SALT LAKE CITY -- I have learned firsthand what it feels like to have a child diagnosed with Type 1 diabetes. It is a disease that demands constant daily management in order to feel good and be healthy and can be overwhelming to both the child and his parents. However, once you have learned how to manage the disease, your child can live a normal, healthy life. The key is to be constantly engaged in managing the disease before the disease manages you.
As many as three million Americans may have type 1 diabetes. -JDRF
The first thing required for a diagnosis of diabetes is an immediate stay in the hospital. The usual stay is about three days. During these three days, your child's doctors and nurses will bring his blood sugar back under control, and you and your child will be taught how to manage the disease. If your child is very young, as mine was, you will be taught how to manage the disease yourself. If your child is older, such as a teenager, he will be the primary focus of the teaching, and you will be taught how to support your child in managing his disease.
There is a lot to be learned in the management of diabetes. So much that it’s very overwhelming. It feels as though you will never figure it all out! Successful diabetes management includes testing your child’s blood glucose before every meal, before snacks and at bedtime. There will be other times when you will test more frequently as needed, such as during illnesses. You must also give your child insulin to control the blood glucose level. At first, this will probably be done by injection. This means that you, your child or both will learn how to give shots. In order to know how much insulin should be given, you must learn how to accurately count the amount of carbohydrates in everything your child eats.
Each year, more than 15,000 children and 15,000 adults - approx. 80 people per day - are diagnosed with type 1 diabetes in the U.S. -JDRF
The more accurate you are, the better you will be able to manage the disease. All diabetics are at risk for developing ketones in the blood. Ketones are an acid that is created when the body burns fat for energy instead of glucose. This can happen when the blood glucose gets too high, or when your child gets sick. You will learn how to test for ketones whenever your child is sick or has high blood sugar, and how to manage when there are ketones present.
- Extreme thirst
- Frequent urination
- Drowsiness or lethargy
- Increased appetite
- Sudden weight loss
- Sudden vision changes
- Sugar in the urine
- Fruity odor on the breath
- Heavy or labored breathing
- Stupor or unconsciousness
When we left Primary Children's Medical Center with our then newly diagnosed 4-year-old son, one of the nurses said to me, “Don’t worry. In about six weeks, this will all seem like old hat.” I admit that I didn't believe her. I just couldn’t imagine ever getting used to managing such a demanding disease. But amazingly, she was right: six weeks went by, and I did feel much better about my ability to manage it. It does get easier, especially if you realize that it just has to be a part of your child’s life, as well as your family life. But as I have learned, it only needs to be a part, not the whole focus. Treat it as something that has to be done, and once it's done, move on to more enjoyable tasks.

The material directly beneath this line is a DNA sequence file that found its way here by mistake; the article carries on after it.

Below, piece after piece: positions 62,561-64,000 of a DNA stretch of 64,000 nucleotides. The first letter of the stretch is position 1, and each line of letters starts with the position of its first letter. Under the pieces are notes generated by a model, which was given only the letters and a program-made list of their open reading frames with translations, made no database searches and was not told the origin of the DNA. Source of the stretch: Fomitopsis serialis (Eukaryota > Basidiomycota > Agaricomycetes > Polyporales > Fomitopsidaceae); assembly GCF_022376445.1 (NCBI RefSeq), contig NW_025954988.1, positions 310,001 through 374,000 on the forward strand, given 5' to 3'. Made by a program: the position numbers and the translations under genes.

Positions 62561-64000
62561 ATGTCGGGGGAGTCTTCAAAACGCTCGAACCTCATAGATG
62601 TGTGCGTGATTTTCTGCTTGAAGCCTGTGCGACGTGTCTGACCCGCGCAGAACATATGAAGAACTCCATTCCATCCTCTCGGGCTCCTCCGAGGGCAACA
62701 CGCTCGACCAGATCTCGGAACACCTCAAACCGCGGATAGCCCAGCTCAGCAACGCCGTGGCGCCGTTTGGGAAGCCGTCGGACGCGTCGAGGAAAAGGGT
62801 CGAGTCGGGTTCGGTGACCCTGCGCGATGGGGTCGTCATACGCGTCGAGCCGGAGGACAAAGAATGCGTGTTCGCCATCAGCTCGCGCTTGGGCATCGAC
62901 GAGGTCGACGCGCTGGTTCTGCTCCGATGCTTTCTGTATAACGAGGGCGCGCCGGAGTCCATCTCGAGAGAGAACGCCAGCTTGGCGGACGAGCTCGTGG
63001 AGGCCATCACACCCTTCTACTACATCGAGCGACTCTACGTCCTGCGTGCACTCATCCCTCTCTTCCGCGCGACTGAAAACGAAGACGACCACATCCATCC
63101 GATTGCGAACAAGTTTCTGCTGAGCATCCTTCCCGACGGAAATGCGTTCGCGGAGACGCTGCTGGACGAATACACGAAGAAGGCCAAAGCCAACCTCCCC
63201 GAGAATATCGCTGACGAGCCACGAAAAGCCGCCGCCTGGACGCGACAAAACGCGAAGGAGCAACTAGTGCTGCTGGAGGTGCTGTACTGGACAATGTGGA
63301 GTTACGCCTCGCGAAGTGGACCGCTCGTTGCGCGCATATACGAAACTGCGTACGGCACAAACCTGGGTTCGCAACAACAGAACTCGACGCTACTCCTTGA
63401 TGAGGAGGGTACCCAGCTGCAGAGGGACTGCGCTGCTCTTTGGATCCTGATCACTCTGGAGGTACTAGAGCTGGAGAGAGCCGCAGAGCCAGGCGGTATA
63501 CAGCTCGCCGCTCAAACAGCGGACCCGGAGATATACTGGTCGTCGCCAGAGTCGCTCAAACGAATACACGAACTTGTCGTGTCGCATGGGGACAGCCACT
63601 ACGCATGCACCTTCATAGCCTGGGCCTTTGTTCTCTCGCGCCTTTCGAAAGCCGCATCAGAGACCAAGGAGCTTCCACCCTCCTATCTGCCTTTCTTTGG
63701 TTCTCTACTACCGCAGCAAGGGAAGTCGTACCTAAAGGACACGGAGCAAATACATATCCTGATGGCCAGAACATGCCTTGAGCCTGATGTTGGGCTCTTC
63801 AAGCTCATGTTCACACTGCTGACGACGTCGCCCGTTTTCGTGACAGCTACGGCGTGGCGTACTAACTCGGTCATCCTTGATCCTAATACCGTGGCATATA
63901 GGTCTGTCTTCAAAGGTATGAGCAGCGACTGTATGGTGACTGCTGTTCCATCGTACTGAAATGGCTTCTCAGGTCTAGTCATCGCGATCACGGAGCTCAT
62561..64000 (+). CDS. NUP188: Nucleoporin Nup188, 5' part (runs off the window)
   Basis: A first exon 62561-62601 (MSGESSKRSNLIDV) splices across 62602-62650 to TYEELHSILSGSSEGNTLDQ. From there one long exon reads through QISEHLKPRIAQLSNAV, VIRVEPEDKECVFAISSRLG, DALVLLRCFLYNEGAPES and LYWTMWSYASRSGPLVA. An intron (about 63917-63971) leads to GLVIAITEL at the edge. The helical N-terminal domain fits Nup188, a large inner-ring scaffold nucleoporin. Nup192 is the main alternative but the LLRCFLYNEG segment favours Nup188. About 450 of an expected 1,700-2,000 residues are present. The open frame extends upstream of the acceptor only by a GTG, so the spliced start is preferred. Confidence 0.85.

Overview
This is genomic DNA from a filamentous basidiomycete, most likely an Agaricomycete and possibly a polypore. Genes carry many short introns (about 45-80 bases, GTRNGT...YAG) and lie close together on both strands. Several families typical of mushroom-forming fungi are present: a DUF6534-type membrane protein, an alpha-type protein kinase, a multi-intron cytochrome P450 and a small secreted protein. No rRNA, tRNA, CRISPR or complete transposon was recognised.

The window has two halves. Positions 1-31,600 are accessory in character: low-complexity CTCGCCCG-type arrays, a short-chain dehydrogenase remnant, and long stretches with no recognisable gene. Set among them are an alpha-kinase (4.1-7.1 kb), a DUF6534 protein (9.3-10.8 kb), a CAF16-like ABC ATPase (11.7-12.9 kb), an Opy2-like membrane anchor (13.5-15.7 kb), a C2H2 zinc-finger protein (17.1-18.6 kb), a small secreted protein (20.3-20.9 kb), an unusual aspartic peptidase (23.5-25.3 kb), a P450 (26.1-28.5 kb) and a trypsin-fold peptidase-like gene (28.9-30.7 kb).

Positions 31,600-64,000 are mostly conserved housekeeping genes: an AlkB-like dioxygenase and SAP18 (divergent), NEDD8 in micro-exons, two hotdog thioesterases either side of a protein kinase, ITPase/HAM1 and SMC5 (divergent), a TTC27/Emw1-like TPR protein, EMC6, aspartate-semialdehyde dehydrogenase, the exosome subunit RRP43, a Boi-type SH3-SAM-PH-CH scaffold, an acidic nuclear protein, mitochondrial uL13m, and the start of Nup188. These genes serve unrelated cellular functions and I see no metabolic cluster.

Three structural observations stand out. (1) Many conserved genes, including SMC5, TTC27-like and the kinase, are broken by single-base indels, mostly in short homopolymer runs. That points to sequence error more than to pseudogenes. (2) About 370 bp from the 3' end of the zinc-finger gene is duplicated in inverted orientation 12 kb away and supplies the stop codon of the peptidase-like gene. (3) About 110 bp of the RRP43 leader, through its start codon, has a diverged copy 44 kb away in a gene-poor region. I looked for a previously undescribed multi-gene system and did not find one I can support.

As my son has gotten older, I've had to learn how to turn more and more of the daily tasks of managing the diabetes over to him. He now does all of it himself, with the exception of the help I sometimes give him with carb counting. This is another aspect of the disease, particularly for children who are diagnosed at a young age. As they get older and approach their teen years, it is vital for them to learn to manage the disease themselves.
Children with diabetes can do anything they want to do. We have made a constant effort to make sure that our son never feels like he can't do something just because he has diabetes. He has played sports, such as football and wrestling, and has done so successfully while managing his disease. Diabetes does make it a little tougher, but it doesn't have to keep him from playing. He has gone away to Scout camp and has managed his disease well on his own. It is not easy for me to send him, but he has gained a lot from the experience of caring for himself.
There is a lot to learn about managing your child’s diabetes, but you can do it! Children with diabetes can live a perfectly healthy, normal life.
Christine Sedlacek has been raising a son with diabetes for over nine years. She earned a bachelor of arts degree in English from the University of Utah and has been writing professionally since 2008.
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